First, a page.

Beavis and Butthead was one of my favorite shows as a kid. I watched it diligently, and I still think it’s hilarious, though perhaps not as genius as I once thought it was.

Here’s the thing. Every time I tell someone that I miss Beavis and Butthead, or that I enjoyed it as a child, people look at me as if I’ve said something distasteful, like I admitted to singing spirituals in blackface in my youth.

I am tired of those looks.

Here’s the thing with Beavis and Butthead. That show was brilliant satire. We have two teenaged boys who were basically feral, raised by their TV. They were from impoverished, neglectful homes. Several well-meaning adults parade in and out of the boys’ lives, all attempting to fix the kids and turn their lives around, all failing miserably.

We had Van Driessen, the hippie who tries to heal the boys with love and art. There’s the old proto-Hank Hill character who tries to teach the boys good old-fashioned work ethic and traditional values. There’s Buzzcut, the hyper-masculine gym teacher who tries to fix them with military style discipline and shouting.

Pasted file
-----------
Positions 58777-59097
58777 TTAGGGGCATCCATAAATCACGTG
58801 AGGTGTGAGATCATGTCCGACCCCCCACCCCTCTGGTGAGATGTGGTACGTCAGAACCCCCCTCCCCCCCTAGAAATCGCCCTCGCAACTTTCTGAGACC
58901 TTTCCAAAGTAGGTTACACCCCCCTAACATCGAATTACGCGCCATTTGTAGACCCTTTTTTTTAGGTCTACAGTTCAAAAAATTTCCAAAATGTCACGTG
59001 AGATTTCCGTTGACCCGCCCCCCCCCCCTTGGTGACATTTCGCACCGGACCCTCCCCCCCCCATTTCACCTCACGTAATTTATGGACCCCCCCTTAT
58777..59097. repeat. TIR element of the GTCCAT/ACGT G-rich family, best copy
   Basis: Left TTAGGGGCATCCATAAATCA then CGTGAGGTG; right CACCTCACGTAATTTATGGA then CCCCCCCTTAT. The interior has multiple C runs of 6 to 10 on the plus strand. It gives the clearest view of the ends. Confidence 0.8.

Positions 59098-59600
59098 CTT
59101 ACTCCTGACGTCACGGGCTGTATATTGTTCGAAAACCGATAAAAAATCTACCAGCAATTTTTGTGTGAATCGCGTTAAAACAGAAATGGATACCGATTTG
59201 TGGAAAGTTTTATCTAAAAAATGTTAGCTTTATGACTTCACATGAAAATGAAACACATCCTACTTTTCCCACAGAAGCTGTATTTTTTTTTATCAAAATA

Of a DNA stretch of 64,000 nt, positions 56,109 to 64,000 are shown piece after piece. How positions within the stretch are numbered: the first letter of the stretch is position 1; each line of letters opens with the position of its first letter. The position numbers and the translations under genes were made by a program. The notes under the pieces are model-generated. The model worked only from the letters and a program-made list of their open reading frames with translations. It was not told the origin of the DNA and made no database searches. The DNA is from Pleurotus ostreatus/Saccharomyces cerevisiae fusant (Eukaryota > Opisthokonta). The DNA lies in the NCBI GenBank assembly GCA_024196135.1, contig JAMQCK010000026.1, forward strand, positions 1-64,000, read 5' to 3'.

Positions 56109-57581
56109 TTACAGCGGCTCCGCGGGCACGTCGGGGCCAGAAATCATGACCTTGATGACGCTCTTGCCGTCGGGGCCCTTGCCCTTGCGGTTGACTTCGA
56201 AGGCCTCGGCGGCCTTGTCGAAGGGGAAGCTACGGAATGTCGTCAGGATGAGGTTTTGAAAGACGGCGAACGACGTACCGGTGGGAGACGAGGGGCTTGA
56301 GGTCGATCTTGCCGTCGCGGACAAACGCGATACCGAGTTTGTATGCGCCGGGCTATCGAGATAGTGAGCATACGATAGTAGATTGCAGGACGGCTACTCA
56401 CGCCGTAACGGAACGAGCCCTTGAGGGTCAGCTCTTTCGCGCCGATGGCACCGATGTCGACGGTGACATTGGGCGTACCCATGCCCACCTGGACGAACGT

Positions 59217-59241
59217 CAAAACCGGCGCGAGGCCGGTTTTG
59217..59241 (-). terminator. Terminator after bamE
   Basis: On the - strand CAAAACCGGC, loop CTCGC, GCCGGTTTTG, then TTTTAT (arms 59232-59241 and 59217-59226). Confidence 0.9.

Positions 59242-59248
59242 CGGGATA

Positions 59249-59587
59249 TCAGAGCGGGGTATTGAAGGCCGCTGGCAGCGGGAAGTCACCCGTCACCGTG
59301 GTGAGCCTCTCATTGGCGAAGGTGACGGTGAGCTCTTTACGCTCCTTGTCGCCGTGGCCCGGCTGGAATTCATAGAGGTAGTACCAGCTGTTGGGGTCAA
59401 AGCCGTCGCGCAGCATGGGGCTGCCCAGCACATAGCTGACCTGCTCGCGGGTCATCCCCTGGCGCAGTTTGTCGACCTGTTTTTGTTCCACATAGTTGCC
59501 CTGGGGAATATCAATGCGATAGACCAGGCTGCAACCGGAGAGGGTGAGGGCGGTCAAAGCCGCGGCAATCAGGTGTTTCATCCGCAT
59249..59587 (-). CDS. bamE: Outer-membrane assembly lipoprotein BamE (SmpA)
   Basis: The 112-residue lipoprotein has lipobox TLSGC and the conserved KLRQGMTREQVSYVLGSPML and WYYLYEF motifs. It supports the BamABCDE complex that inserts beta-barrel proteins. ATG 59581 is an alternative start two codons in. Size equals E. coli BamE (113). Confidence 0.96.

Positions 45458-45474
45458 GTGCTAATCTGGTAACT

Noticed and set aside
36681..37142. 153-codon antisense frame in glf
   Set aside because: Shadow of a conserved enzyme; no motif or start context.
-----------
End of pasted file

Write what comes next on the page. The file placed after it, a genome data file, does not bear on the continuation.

None of these characters is able to reach the kids, and we as the viewers must ask why. Why is our society so poorly equipped to reach kids like these?

Richer people did not grow up with Beavises or Buttheads, so the satire was lost on them. They never had to be lab partners with Beavis, or sell slushees to Butthead. To them, B&B were just idiots, and the show was trashy and gross and unrealistic. But I knew several Beavises and Buttheads, and watching Mike Judge point out all the ways society was failing them was deeply gratifying for me, as a viewer.

But it wasn’t just rich people, culturally removed from the B&B lifestyle who missed the satire. There were plenty of people who honestly believed that Beavis and Butthead were characters that kids would want to emulate. There was even a minor hysteria over the fact that Beavis liked to yell “FIRE” and parents everywhere banned the show from their homes, thinking it would turn their children into arsonists. I am not making that up.

It’s hard to understand how anyone could misinterpret the show so badly, but I suppose where there’s a will to be offended, a way will be found.

I guess my point is, Beavis and Butthead wasn’t some garbage show for garbage people. It was a highly intelligent piece of satire, and it captured the essence of a certain segment of American culture in a way that no other show did at the time.

I love Beavis and Butthead. I miss Beavis and Butthead. And if there is a reboot, I will watch the shit out of it, and I will not apologize.